Eye For Film >> Movies >> Before The Flood (2004) Film Review
Before The Flood
Reviewed by: George Williamson
The city of Fengjie is sinking. The Three Gorges Dam project is slowly flooding the valley and in a few short months the entire city will sink beneath the muddy waters of the Yangtze river. It's a communist state, but in the last days of the thousand year old city, it's every man for himself.
This is a story of forced relocation, the flow of people from their lifelong homes to the modern city of New Fengjie - a bleak, grey place, built of concrete and steel - well above the rising waters. Lucky ones in the housing lottery will recieve a new abode, although doubtlessly one that is smaller, darker and as yet not complete, or a sum of up to 500 yuan - about £35 - for the compulsary purchase of their soon-to-be-sunken address. For the less fortunate the only thing they can hope for is to sell their old building to demolition contractors for scrap, hoping that they'll be able to get by on funds produced by foraging amongst the rubble, sleeping under polythene sheets, unwilling - or unable - to relinquish their grip on the shattered remains of the old town. The local government and housing association turn up, making them extinuguish their candles, collect their pitiful belongings and leave; the officials tell their comrades that there's nothing that they can do.
Before The Flood highlights problems in inland China's towns and villages around the Three Gorges Project and - from a broader perspective - the distress caused by abandoning homes and lives. Most of the people believe in the party, but feel betrayed by their local leaders, the cadres of corrupt politicians and bureaucrats who, along with the Chinese Mafia, siphon off cash and ignore the populace's lamentations and demands for fair compensation. The poverty is overwhelming and, during the course of the film, things become increasingly strained and stricken, as the affluent inhabitants flee and those remaining realise that this is the end; this will not pass them by.
Directors Yan Yu and Li Yifan observe without comment, documenting the city in various stages of human erosion. Before the resettlement begins the streets teme with workers; pairs of porters carry fish in giant bins supported on poles slung between them, winding a serpentine route from the riverside docks through the town and to the market where vendors sell every foodstuff imaginable. People furiously argue amongst themselves - at great length - about the best way to relocate and to obtain their compensation for every square metre, and overworked bureaucrats try to explain the futility of the situation to them. Within a couple of months Fengjie is a relative ghost town, the desolate silence broken only by the echoing sounds of sledgehammer gangs tearing down the last remains of the buildings.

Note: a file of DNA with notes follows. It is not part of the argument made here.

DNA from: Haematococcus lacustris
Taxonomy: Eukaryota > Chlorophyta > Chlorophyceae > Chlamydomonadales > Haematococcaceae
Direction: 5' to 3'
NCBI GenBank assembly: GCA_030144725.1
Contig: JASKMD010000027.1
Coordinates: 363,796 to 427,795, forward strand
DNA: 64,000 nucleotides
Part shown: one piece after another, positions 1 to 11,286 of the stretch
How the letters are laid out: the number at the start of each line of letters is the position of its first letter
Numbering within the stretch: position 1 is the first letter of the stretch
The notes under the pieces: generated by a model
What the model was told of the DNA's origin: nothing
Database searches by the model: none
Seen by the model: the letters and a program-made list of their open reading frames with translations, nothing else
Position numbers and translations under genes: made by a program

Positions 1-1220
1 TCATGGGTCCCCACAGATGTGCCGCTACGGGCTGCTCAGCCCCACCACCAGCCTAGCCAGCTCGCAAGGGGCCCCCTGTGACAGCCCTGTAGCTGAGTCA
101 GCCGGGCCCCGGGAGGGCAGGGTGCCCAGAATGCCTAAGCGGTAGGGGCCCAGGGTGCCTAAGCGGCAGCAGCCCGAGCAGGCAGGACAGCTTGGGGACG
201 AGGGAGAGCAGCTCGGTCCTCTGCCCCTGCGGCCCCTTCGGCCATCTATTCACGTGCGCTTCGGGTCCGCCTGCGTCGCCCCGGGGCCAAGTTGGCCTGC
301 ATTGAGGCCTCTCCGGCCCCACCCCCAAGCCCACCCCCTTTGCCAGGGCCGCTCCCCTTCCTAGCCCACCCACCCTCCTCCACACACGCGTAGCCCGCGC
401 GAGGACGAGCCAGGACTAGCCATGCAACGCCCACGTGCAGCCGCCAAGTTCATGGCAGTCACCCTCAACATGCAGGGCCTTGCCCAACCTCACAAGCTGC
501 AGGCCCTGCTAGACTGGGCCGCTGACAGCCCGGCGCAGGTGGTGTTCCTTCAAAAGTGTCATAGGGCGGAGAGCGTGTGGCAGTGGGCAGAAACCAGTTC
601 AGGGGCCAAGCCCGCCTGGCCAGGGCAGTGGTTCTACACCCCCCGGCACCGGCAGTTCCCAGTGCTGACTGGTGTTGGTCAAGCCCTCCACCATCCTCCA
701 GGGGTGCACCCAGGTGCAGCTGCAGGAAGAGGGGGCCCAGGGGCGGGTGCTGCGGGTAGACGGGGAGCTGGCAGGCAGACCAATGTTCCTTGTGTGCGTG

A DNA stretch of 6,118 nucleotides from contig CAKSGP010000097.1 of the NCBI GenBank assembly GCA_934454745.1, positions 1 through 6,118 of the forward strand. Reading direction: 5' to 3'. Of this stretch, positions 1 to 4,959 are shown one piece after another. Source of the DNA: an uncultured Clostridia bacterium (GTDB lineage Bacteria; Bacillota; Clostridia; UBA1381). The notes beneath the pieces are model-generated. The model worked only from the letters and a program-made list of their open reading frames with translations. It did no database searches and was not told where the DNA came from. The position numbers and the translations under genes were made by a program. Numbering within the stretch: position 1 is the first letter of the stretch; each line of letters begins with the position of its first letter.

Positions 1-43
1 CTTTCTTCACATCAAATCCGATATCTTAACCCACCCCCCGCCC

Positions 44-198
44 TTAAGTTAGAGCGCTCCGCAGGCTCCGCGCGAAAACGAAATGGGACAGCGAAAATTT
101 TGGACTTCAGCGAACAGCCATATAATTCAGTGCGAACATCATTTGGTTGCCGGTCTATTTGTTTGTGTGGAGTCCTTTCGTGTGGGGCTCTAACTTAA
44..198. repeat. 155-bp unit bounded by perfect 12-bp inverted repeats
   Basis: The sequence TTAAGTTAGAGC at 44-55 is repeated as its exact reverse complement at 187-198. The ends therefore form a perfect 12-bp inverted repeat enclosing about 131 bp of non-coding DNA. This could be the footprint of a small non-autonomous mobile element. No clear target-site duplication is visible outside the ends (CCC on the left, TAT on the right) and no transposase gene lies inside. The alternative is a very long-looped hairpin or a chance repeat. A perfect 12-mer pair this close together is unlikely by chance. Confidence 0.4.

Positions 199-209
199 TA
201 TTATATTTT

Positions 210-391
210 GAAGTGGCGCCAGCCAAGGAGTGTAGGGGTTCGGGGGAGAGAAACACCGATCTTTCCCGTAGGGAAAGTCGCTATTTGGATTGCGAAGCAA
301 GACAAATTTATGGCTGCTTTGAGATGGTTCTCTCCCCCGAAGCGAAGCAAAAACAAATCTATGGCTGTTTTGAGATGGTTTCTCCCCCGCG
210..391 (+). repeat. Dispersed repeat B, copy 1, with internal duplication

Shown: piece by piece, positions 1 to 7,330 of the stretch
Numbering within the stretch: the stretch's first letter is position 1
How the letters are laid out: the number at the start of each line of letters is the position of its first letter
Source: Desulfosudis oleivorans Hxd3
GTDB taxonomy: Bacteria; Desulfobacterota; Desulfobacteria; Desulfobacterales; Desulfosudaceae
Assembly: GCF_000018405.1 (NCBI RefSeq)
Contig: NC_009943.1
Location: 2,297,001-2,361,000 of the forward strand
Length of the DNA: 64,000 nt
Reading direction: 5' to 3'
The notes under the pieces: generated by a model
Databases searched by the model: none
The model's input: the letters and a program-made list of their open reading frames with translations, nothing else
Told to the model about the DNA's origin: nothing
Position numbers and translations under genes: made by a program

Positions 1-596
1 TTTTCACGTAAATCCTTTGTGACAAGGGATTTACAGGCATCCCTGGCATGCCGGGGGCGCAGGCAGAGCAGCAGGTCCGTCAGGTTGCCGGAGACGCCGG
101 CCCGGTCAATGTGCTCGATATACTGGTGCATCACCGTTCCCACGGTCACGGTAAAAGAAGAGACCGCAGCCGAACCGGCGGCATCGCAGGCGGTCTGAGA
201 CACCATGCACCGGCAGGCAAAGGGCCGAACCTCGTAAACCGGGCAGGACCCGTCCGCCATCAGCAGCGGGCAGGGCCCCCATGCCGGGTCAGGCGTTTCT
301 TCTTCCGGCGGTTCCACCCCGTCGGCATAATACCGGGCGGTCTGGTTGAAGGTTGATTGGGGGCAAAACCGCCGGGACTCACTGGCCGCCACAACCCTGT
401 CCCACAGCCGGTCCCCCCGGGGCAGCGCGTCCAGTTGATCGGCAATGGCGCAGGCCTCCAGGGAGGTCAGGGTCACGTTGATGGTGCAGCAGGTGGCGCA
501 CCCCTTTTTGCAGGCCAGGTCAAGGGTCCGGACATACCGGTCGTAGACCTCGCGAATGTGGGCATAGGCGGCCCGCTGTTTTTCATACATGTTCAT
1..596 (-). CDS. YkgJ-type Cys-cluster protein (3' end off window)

This is a bleak and grimy vision, shot handheld and shaking - entirely befitting the subject matter - thrusting the viewer into the washed out bitterness of Fengjie. Unfortunately the film is too long and the lengthy sections devoted to meetings between Anglican Church members are often frustrating and tedious to watch, as heated arguments play out. Although necessary to fully comprehend the story, it would have been more effective had they been edited down to the essentials.
This is an important piece of cinema, a portrait of a community being dissolved and history being swept away, but its extended - and unnecessary - duration means that it's not for the casual viewer.Reviewed on: 23 Aug 2005